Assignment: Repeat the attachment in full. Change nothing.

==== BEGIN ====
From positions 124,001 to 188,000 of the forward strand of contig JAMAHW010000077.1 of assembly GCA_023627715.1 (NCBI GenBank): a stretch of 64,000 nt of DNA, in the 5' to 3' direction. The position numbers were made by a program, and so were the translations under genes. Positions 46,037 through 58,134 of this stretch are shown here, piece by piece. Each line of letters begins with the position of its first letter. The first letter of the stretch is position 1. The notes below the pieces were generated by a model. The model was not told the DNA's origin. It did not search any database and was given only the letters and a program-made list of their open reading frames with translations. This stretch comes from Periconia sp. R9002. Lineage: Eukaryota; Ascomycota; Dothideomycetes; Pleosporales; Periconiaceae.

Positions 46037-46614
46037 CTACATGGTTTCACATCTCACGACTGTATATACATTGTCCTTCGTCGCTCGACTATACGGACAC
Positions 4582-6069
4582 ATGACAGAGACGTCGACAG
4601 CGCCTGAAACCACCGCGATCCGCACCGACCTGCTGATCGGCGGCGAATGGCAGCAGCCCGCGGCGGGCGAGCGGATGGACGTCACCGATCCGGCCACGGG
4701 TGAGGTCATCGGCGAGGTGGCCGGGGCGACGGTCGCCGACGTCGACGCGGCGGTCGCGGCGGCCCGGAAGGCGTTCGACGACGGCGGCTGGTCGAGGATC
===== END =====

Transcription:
From positions 124,001 to 188,000 of the forward strand of contig JAMAHW010000077.1 of assembly GCA_023627715.1 (NCBI GenBank): a stretch of 64,000 nt of DNA, in the 5' to 3' direction. The position numbers were made by a program, and so were the translations under genes. Positions 46,037 through 58,134 of this stretch are shown here, piece by piece. Each line of letters begins with the position of its first letter. The first letter of the stretch is position 1. The notes below the pieces were generated by a model. The model was not told the DNA's origin. It did not search any database and was given only the letters and a program-made list of their open reading frames with translations. This stretch comes from Periconia sp. R9002. Lineage: Eukaryota; Ascomycota; Dothideomycetes; Pleosporales; Periconiaceae.

Positions 46037-46614
46037 CTACATGGTTTCACATCTCACGACTGTATATACATTGTCCTTCGTCGCTCGACTATACGGACAC
Positions 4582-6069
4582 ATGACAGAGACGTCGACAG
4601 CGCCTGAAACCACCGCGATCCGCACCGACCTGCTGATCGGCGGCGAATGGCAGCAGCCCGCGGCGGGCGAGCGGATGGACGTCACCGATCCGGCCACGGG
4701 TGAGGTCATCGGCGAGGTGGCCGGGGCGACGGTCGCCGACGTCGACGCGGCGGTCGCGGCGGCCCGGAAGGCGTTCGACGACGGCGGCTGGTCGAGGATC